Journals watch: Salt intake, obesity and prostate cancer

Too busy to read all of the journals? Dr Raj Thakkar selects the latest papers of interest to GPs including salt intake and cardiovascular mortality rates, obesity and cancer risk, prostate cancer, thrombolysis in acute stroke and alcohol and cardiovascular risk

Salt intake and cardiovascular mortality rates

N Engl J Med 2014; 371: 624-34

High sodium intake increases BP, a risk factor for cardiovascular disease (CVD), but the effects of sodium intake on cardiovascular mortality across the world are uncertain.

This meta-analysis, covering 66 countries, assessed the impact of dietary intake and urinary excretion of sodium on BP and CVD. Average salt intake varied from 2.18g to 5.51g per day, depending on the country, with a mean of 3.95g per day.

The researchers concluded that 1.65m cardiovascular deaths per year are attributable to excess sodium consumption (>2g per day) across the world. Almost two-thirds of these were in men and lower socioeconomic classes were over-represented. GPs should educate patients on the dangers of excessive salt intake.

Obesity and cancer risk

Lancet 2014; doi:10.1016/S0140-6736(14)60892-8

Obesity is a huge public health threat. Breast cancer risk, for example, is almost 10-fold in patients with a BMI of >30.

This population-based appraisal reviewed more than 5m UK adults for correlates between BMI and 22 site-specific tumours.

Nearly 170,000 cancers were investigated and common confounders were accounted for.

High BMI was found to be related to 17 of the 22 cancer types, but to varying degrees.

There was a linear relationship between each 5kg/m2 increase in BMI and uterine, cervical, gall bladder, renal and thyroid cancers, and leukaemia.

There was also a correlation with tumours of the liver, colon, ovary and breast (postmenopausal), although other factors made the relationship with BMI more complicated.

The researchers concluded that a population increase in BMI of just 1kg/m2 would increase the number of people diagnosed with cancer by 3,790 in one year alone.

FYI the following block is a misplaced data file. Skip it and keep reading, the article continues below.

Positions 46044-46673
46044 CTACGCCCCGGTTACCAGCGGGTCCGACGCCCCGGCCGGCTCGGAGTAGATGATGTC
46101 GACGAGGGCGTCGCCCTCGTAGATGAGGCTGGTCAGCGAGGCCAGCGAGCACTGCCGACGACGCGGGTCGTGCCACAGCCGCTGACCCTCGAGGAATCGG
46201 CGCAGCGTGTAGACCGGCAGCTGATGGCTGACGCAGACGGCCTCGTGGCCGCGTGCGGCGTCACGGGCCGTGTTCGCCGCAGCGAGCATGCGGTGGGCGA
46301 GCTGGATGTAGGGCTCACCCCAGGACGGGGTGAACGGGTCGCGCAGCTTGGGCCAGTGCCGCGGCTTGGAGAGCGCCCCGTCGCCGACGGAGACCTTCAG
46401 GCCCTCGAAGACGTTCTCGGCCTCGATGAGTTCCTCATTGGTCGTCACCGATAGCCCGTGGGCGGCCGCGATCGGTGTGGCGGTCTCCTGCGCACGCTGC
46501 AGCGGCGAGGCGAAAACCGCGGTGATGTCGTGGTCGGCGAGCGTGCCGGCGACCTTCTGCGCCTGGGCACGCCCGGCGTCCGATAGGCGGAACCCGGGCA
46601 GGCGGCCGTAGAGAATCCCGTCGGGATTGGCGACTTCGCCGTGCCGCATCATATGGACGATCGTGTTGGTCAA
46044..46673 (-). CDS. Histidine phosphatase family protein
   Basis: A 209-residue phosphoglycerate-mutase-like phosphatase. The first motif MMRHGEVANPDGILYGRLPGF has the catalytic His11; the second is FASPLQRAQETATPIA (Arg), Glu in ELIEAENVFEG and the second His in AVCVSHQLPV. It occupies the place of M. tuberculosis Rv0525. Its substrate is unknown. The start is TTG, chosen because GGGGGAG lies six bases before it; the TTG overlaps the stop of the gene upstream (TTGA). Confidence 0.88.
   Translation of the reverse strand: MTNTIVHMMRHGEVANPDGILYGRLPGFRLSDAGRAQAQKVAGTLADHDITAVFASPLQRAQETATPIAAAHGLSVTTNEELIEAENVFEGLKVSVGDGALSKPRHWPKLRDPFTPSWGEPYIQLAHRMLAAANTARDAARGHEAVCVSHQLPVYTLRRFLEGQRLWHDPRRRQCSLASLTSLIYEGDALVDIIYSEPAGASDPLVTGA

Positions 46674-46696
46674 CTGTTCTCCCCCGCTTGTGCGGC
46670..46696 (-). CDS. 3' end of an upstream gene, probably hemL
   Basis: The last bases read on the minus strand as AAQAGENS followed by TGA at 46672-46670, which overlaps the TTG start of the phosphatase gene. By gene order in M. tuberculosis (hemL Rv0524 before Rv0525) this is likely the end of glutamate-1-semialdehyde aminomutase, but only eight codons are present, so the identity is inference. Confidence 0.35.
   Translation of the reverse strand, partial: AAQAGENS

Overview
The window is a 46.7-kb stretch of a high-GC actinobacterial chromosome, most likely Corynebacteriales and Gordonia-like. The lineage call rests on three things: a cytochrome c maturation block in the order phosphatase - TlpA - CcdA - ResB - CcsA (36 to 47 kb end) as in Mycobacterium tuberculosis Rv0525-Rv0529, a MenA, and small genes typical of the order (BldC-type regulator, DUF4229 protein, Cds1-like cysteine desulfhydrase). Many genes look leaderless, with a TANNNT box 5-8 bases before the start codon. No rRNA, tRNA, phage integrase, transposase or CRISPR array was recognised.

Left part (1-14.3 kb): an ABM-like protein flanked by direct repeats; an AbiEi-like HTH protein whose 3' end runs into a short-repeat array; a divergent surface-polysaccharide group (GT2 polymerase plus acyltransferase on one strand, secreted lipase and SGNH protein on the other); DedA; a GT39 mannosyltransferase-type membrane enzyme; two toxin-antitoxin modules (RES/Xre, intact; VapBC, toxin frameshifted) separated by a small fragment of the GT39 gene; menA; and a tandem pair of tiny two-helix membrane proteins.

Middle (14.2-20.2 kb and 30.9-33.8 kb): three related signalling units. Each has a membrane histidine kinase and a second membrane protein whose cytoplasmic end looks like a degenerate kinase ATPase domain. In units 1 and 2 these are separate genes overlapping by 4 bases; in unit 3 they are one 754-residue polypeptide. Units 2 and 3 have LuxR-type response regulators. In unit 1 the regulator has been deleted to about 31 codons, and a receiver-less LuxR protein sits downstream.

Screening for prostate cancer

Lancet 2014; doi:10.1016/S0140-6736(14)60525-0

A significant number of patients have asymptomatic prostate cancer. This, combined with its high incidence, can make it difficult to refuse to refer a man for a PSA test.

The European Randomized Study of Screening for Prostate Cancer (ERSPC) has so far demonstrated a reduction in cancer mortality, but concerns have been expressed about overdiagnosis.

This paper, an update from the ERSPC data, aimed to eliminate selection bias to take into account those who chose not to participate in the study.

At 13 years of follow-up, 7,408 cases of prostate cancer were diagnosed in the screening arm, compared with 6,107 in the control cohort.

An argument may be made that those in the intervention arm had more aggressive disease, but screening showed a significant mortality reduction of 0.73 at 13 years if adjusting for non-participation.

With screening, one cancer death could be prevented for every 781 men invited for screening. Further work is needed, but this study is a step closer towards a national screening programme.

Thrombolysis in acute stroke

Lancet 2014; doi:10.1016/S0140-6736(14)60584-5

This meta-analysis looking at the risks of alteplase as a treatment for acute ischaemic stroke included 6,756 patients. Several outcome measures were considered.

It was clear that early treatment (within three hours) produced the best outcomes compared with placebo across all ages, irrespective of stroke severity.

The risk of fatal intracranial haemorrhage with alteplase was unaffected by age or stroke to needle time, but stroke severity was a factor.

At three to six months post-event, there was an excess of disability-free patients in the treatment arm. The authors advocate use of alteplase up to 4.5 hours post-event.

Alcohol and cardiovascular risk

Mayo Clin Proc 2014; pii: S0025-6196(14)00515-1. doi: 10.1016/j.mayocp.2014.05.014

This meta-analysis reviewed 11 studies to understand risk from alcohol in hypertensive patients.

All-cause mortality and cardiovascular risk compared with zero/occasional drinkers was 0.72 for those who drank 10g per day, 0.81 for those who drank 20g per day and 0.6 for those who drank 30g per day.

While these factors show some protective elements to alcohol consumption, it is important to consider the risk in its entirety on a case-by-case basis and to include personal commitments, social factors and other risk factors.

Reflect on this article and add notes to your CPD Organiser on MIMS Learning

  • Dr Thakkar is a GP in Wooburn Green, Buckinghamshire, and a member of our team who regularly review the journals

These further action points may allow you to earn more credits by increasing the time spent and the impact achieved.

  • Launch a disease prevention initiative in your practice to promote awareness of the risks of high salt diets and obesity.
  • Invite a local urologist to talk about the nuances of prostate cancer diagnosis.
  • Visit the hyperacute stroke unit and learn about how it works.

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